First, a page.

Talking about their plans for the future, USF1's sporting director Peter Windsor insisted that returning to F1 racing as team owner will be a challenge, especially with the economic crisis that has hit the sport in recent months. Nevertheless, having already found an equity partner to secure partial funding of the team – while further sponsorship is yet to be found – should help them in that direction.
“The key... was not selling anything more than a very small stake in the team, so we set some unbelievably steep hills to climb, in the recession. We wanted to sell off a small part of the team and, as we sit here now, we have done that,” said Windsor.
“We are two guys who can say we want to do an F1 team because we have the capital to do it, and to some extent the recession has helped us a little bit. For those out there who say where is the money? Where is the huge facility? Where is the money pouring out of the sky? Well, that isn't going to happen with USF1. We have always had a very different approach, and that approach will become visible as time goes on and this year unfolds,” added the only non-American member of the USF1 team.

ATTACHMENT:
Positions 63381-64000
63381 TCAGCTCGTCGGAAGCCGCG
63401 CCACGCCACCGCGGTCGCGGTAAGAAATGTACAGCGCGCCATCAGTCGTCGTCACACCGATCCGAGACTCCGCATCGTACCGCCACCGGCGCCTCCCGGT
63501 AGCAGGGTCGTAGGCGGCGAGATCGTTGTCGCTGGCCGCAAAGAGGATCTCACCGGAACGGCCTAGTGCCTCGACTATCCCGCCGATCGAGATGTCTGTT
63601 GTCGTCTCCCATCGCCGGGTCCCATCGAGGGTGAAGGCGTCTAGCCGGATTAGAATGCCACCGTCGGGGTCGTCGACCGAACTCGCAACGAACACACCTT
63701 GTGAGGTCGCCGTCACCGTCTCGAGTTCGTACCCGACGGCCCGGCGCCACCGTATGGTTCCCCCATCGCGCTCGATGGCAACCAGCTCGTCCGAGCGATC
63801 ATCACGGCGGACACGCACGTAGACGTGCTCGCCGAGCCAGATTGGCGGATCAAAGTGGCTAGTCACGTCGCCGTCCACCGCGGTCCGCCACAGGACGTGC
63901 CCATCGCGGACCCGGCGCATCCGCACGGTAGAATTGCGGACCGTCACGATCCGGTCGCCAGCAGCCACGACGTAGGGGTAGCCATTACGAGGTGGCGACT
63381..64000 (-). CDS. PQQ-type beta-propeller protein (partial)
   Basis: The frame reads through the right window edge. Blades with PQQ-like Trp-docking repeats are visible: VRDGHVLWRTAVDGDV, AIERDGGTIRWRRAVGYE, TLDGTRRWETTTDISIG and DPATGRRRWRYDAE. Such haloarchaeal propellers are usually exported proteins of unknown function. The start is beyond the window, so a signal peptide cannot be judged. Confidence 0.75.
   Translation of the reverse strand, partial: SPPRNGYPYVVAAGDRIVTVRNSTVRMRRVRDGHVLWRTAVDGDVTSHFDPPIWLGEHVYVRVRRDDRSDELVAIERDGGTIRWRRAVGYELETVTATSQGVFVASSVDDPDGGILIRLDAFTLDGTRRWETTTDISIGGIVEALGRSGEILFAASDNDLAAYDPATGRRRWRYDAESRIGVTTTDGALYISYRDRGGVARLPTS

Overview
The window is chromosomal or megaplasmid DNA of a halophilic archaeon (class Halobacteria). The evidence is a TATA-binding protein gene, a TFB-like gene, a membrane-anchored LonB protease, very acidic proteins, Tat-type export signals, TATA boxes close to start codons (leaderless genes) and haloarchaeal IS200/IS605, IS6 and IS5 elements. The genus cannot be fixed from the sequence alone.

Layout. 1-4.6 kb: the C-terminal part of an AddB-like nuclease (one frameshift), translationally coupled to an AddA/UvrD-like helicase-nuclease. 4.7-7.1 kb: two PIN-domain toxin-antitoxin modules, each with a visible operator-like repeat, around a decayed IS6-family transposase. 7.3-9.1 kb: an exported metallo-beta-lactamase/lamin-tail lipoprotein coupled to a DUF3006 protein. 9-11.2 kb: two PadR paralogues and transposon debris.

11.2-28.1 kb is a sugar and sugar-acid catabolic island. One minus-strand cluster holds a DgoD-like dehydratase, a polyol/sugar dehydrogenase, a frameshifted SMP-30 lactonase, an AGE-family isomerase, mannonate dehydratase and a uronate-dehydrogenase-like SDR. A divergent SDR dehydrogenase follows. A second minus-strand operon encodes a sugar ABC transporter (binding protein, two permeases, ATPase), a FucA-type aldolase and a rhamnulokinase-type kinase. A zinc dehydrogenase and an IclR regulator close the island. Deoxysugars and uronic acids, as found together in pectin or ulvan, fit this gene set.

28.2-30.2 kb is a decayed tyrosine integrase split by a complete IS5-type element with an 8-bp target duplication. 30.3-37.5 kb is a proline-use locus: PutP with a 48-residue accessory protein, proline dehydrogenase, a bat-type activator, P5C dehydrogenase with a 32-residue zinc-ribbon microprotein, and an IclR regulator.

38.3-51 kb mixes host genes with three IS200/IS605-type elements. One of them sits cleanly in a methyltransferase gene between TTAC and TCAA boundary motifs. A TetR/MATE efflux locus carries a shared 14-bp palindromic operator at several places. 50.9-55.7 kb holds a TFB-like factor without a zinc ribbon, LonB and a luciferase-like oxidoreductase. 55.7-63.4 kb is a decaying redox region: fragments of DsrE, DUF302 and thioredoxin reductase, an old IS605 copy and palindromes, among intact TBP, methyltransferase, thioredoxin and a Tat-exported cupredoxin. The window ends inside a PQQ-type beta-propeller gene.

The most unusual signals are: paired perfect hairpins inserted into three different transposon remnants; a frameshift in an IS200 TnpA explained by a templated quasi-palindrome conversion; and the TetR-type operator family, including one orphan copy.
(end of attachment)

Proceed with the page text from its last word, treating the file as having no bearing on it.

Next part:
He also revealed that work on the new team started as of late 2006, as soon as he received the go-ahead from Ecclestone. Although the two former F1 technicals had the idea of forming an F1 team since more than a decade, it was Bernie's signal during the 2006 Brazilian Grand Prix that triggered the actual building of the team.
“I first told Bernie Ecclestone about this in Brazil 2006, and he was his usual specific self. He just said, 'great get it done'. So I said okay lets go and do it. He has kept in touch ever since and has always been supportive. Anything that we need he has tried to help us with,” added Windsor.
Finally, he announced the future base of the USF1, whose operations will be set up in Charlotte. "Most of the technology from F1 comes from the US to begin with, and on the logistics side, next year less than half the races take place on the (European) continent so there is less reason for being there," argued Anderson.